Powering Up published by Wiley
“A very informative and thorough scholarly work in a very attractive package.”
My first book was described as ‘a breath of fresh air… offering often overlooked insights into what gaming can indeed be about’. Powering up: are computer games changing our lives? was published by Wiley in May 2008 and is still available from bookshops. I’ve also been glad to find it on library shelves as far afield as Singapore.
The book sifts the latest scientific research and presents what we really know about how games are changing how we think and learn, our health and identity, our propensity for addiction, violence and brainwashing, and our future. I’d love to give it an update, continuing to go beyond the usual headlines, and see if I still find much more that’s positive than negative about games’ potential.
“Unlike other books in this field, “Powering Up” relies more on research than on anecdotal evidence to present a point.”
The book had a wonderful launch at the Dana Centre in London’s Science Museum. I chaired an evening in which expert speakers introduced five projects at the cutting edge of game-think. In the ground floor bar area, Mary Matthews then at Blitz Games was showing the bloody imagery and game-inspired action that’s sharpening the skills of medics in triage situations. Simon Lucas and Jonathan Gibbon from Spiral Productions demonstrated their unique blend of game and graphics that get messages across in museums. Upstairs, artist Tristam Sparks was explaining the thinking behind xBlocks – a computer game that jumps off the screen and into 3-D. And if you went upstairs again (we did kind of take over the building) you’d find Caroline Pelletier giving classes in MissionMaker, a game-authoring package she’s developed for secondary school children, while next door, Gianna Cassidy of Glasgow Caledonian University sought to demonstrate that music can make your in-game driving much more accurate – as long as you choose it yourself.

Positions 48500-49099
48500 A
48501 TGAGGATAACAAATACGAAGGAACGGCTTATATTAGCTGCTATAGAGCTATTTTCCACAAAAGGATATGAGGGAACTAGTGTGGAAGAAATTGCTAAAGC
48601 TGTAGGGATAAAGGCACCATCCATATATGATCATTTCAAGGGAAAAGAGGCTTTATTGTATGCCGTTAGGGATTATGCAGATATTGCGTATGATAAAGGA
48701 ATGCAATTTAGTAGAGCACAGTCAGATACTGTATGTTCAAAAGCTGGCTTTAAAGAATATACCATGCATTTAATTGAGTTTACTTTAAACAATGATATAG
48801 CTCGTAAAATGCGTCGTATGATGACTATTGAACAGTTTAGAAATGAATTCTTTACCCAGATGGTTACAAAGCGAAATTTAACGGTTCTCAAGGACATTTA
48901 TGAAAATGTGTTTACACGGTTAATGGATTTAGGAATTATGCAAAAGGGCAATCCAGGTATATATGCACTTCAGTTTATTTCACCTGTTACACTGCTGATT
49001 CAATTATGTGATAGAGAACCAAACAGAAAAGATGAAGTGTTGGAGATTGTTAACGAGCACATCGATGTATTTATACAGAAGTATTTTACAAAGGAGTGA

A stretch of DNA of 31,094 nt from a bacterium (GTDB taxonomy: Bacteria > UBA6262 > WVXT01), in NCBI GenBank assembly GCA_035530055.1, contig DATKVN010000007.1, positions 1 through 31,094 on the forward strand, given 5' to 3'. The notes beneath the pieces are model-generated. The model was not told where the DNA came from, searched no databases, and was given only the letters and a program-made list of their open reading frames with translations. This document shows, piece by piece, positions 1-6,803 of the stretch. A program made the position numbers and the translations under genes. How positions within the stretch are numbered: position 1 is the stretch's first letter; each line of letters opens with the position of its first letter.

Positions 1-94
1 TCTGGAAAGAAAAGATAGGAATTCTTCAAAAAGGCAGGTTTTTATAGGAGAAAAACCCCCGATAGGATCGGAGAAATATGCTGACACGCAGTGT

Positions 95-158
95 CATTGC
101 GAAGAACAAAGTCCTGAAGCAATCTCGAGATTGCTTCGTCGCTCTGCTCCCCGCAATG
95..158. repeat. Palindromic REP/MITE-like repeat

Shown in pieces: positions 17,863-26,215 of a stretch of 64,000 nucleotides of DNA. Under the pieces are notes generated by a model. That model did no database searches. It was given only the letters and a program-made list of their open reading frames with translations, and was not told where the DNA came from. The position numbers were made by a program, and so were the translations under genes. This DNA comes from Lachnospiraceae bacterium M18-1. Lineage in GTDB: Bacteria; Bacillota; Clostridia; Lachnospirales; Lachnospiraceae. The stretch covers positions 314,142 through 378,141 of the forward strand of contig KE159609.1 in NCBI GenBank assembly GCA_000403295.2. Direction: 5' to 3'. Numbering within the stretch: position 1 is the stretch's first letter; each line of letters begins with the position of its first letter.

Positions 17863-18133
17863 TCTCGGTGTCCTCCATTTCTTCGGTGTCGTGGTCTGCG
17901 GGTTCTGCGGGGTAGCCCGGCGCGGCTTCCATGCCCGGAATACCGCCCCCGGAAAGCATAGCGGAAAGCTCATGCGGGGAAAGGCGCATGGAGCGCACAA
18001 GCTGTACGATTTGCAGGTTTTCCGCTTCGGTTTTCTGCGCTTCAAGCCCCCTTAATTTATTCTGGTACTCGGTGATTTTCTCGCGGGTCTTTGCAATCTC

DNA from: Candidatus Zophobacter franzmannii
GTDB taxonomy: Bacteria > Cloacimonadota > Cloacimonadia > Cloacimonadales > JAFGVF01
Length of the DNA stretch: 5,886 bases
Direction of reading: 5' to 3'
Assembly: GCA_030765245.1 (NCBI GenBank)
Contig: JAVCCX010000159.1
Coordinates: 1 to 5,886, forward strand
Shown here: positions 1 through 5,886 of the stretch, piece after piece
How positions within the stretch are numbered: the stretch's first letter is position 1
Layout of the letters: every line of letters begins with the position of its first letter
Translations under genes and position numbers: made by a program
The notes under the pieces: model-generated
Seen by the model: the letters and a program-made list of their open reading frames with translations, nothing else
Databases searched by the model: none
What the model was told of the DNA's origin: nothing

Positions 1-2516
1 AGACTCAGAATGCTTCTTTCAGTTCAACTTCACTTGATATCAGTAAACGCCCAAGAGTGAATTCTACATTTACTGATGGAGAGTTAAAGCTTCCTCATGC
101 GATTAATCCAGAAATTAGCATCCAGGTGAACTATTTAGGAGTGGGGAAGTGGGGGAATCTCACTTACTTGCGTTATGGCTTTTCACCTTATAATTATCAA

Later, I was also invited to speak at an Open University conference – ReLIVE11 – Researching Learning in Virtual Environments, where I was part of a panel Q&A with the great-haired Bill Thompson of the BBC, Focus etc, and metaverse evangelist (and ITV technowizard) Ian Hughes. We had a lot of fun discussing why there’s still opposition to virtual worlds, how they may change, what they’re currently best and worst at, how virtual museum archives might be a good trend, and whether social worlds actually make us less sociable.
Our identity in virtual worlds was the topic of the academic volume freshly published at the conference: Reinventing Ourselves: Contemporary Concepts of Identity in Virtual Worlds, has fascinating contributions and is edited by Anna Peachey, who chaired the conference and directs the company that manages The Open University’s own presence in virtual worlds. How does appearance affect authority? What happens if a student chooses to look like a giraffe? If you tell students in virtual worlds that they are brilliant, do they become brilliant? Do virtual worlds increase a sense of ‘flow’ in learning, or does the technology get in the way of flow?
Read my Livejournal blogs from around the time of the launch.